During the rest of the morning Craig was at work again in the laboratory. He was busily engaged in testing something through his powerful microscopes and had a large number of curious microphotographs spread out on the table. As I watched him, apparently there was nothing but the blood-stained gauze bandage which had been fastened to the face of the strange, light-haired woman, and on the stains on this bandage he was concentrating his attention. I could not imagine what he expected to discover from it.
I waited for Kennedy to speak, but he was too busy more than to notice that I had come in. I fell to thinking of that woman. And the more I thought of the fair face, the more I was puzzled by it. I felt somehow or other that I had seen it somewhere before, yet could not place it.
A second time I examined the unpublished photograph of Betty Blackwell as well as the pictures that had been published. The only conclusion that I could come to was that it could not be she, for although she was light-haired and of fair complexion, the face as I remembered it was that of a mature woman who was much larger than the slight Betty. I was sure of that.
Every time I reasoned it out I came to the same contradictory conclusion that I had seen her, and I hadn’t. I gave it up, and as Kennedy seemed indisposed to enlighten me, I went for a stroll about the campus, returning as if drawn back to him by a lodestone.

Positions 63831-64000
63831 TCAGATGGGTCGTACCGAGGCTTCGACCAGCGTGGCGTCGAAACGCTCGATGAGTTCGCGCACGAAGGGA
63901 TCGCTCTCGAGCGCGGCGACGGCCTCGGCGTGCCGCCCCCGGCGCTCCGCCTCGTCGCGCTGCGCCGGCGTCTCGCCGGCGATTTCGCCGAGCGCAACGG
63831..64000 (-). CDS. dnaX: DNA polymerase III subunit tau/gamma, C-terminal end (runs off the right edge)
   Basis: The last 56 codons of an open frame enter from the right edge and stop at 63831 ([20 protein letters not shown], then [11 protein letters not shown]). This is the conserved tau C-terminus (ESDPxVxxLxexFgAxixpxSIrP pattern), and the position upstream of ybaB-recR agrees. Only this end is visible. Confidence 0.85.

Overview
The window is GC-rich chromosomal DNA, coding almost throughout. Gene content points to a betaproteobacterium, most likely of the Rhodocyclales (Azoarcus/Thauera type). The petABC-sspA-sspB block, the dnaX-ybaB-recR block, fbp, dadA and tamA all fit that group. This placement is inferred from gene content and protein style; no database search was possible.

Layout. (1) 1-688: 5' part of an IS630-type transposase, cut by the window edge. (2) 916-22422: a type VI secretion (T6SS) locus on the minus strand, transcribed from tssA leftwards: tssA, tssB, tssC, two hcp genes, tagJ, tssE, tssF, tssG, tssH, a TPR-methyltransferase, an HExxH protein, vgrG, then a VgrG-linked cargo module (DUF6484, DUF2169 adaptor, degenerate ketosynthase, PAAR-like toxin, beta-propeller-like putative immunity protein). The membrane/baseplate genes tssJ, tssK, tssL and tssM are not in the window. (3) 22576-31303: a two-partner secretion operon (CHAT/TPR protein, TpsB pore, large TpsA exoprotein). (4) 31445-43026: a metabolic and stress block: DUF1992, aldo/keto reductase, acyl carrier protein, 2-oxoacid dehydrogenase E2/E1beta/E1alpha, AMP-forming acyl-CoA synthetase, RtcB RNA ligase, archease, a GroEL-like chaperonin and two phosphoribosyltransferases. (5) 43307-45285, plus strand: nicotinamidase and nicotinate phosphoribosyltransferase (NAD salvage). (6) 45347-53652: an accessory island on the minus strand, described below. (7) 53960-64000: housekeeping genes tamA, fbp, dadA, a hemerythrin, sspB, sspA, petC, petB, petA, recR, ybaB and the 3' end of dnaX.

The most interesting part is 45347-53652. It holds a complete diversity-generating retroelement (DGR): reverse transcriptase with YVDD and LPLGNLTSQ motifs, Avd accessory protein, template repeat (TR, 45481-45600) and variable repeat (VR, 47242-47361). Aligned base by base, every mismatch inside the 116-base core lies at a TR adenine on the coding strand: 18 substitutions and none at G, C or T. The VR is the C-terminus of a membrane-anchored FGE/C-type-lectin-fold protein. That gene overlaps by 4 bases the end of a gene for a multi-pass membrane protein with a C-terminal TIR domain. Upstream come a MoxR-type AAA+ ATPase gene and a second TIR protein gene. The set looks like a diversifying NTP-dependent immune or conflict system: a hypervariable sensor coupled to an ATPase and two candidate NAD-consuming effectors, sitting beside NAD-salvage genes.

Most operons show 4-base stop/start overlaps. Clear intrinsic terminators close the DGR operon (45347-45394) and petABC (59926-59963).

About him was still the litter of test tubes, the photographs, the microscopes; and he was more absorbed in his delicate work than ever.
He looked up from his examination of a little glass slide and I could see by the crow’s feet in the corners of his eyes that he was not looking so much at me as through me at a very puzzling problem.
“Walter,” he remarked at length, “did you notice anything in particular about that blonde woman who dashed down the steps into the taxicab and escaped from the dope joint?”
“I should say that I did,” I returned, glad to ease my mind of what had been perplexing me ever since. “I don’t want to appear to be foolish, but, frankly, I thought I had seen her before, and then when I tried to place her I found that I could not recognize her at all. She seemed to be familiar, and yet when I tried to place her I could think of no one with just those features. It was a foolish impression, I suppose.”
“That’s exactly it,” he exclaimed. “I thought at first it was just a foolish impression, too, an intuition which my later judgment rejected. But often those first impressions put you on the track of the truth. I reconsidered. You remember she had dropped that bandage from her face with the blood-stain on it. I picked it up and it occurred to me to try a little experiment with these blood-stains which might show something.”
He paused a moment and fingered some of the microphotographs.
“What would you say,” he went on, “if I should tell you that a pronounced blonde, with a fair complexion and thin, almost hooked, nose, was in reality a negress?”